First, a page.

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When throwing a FaultException<CustomFault> like this:

throw new FaultException<CustomFault>(new CustomFault("Custom fault message"));

I get the following: "The creator of this fault did not specify a Reason." Now according to this MSDN article one isn't required to use the FaultReason

I have the following Service Contract:

[OperationContract]
[FaultContract(typeof(CustomFault))]
CustomType[] SomeMethod(int someParameter);

[DataContract]
public class CustomFault
{
    private string report;

    public CustomFault(string message)
    {
        this.report = message;
    }

    [DataMember]
    public string Message
    {
        get { return this.report; }
        set { this.report = value; }
    }
}

There is a comment on the MSDN article that suggest it is mandatory to use the other FaultReason, but in several other places I have seen people arguing that you shouldn't use the FaultReason unless necessary.

So my question is as follows; is it really mandatory to use the FaultReason and if not - how can i prevent the exception raised when trying to throw a FaultException?

EDIT

By running the sample project from this article I get the excact same behavior. Maybe it's caused by an update in .NET an the documentation/samples not being updated.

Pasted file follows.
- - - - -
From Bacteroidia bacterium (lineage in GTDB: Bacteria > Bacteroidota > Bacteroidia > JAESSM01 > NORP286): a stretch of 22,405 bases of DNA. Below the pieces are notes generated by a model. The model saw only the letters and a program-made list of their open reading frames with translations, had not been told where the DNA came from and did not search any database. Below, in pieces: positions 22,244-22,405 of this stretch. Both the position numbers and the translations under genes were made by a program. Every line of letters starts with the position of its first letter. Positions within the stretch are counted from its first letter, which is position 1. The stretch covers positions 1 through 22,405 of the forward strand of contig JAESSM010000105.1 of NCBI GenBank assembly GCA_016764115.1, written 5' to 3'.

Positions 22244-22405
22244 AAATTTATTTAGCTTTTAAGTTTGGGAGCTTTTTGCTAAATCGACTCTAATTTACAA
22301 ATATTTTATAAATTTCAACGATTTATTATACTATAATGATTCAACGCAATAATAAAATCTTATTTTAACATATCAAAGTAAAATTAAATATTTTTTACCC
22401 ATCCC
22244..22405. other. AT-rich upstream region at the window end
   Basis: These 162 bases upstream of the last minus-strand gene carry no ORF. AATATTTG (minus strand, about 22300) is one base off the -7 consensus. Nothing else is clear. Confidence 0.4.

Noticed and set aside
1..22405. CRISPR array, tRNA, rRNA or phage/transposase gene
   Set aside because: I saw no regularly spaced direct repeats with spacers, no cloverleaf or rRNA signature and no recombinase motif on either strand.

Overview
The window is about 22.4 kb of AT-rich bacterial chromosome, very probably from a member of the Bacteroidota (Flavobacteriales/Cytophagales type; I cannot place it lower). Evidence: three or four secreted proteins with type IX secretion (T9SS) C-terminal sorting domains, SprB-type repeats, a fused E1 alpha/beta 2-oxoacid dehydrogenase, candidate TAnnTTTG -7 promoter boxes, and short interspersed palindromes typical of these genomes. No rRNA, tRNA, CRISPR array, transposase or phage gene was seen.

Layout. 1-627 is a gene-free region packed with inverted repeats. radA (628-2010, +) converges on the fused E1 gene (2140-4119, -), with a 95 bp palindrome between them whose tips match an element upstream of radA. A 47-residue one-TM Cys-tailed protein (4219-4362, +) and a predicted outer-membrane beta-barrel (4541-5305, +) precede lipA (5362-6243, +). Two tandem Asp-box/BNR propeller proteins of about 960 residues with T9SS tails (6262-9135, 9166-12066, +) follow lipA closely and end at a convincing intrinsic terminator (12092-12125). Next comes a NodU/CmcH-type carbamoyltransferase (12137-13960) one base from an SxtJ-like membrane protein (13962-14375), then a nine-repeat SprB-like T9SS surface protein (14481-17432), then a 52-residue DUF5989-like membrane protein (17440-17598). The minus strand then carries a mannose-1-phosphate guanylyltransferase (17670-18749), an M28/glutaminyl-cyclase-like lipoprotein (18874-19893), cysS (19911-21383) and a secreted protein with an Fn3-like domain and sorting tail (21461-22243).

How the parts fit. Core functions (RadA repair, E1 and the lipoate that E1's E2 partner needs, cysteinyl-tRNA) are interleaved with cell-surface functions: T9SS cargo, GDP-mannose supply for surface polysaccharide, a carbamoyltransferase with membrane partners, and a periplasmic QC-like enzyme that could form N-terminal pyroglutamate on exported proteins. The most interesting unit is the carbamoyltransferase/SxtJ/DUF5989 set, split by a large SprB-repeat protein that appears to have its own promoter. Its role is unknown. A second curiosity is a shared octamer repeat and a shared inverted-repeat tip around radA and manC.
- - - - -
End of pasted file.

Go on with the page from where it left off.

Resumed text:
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Whenever I've thrown FaultException<TDetail>s across WCF, I've not set a Reason, and I've not had a problem. Can't shed any light on why it's not working for you, sorry. –  AakashM Mar 8 '12 at 9:35
    
Do you also get the exception when you invoke your service without the VS debugger attached? –  Enrico Campidoglio Mar 8 '12 at 9:50
    
No I don't. Maybe it's just a question of unhandled exception levels in the debugger. But it seems wrong to me that the documentation is using a fault handling strategy which causes an exception :( –  NicklasJepsen Mar 8 '12 at 10:12

1 Answer 1

up vote 7 down vote accepted

The fault reason is required while the details are optional.

WCF uses the value of the FaultException.Reason property to populate the <faultstring> element of the SOAP Fault, which is required by the SOAP specification:

faultstring
The faultstring element is intended to provide a human readable explanation of the fault and is not intended for algorithmic processing. [...] It MUST be present in a SOAP Fault element and SHOULD provide at least some information explaining the nature of the fault.

Hence, you must provide a reason for the fault when throwing a FaultException from a WCF service.

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That makes sence. However, all the examples and documentation I find on the web seems to ignore this which makes me think that there might be another way to solve this in WCF? –  NicklasJepsen Mar 8 '12 at 9:30
    
A complete sample project: msdn.microsoft.com/en-us/library/ee942778.aspx And the FaultException class documentation: msdn.microsoft.com/en-us/library/ms576199.aspx –  NicklasJepsen Mar 8 '12 at 9:41
    
It' seems it's just a matter of the break options choosen in the VS debugger. –  NicklasJepsen Mar 8 '12 at 10:14

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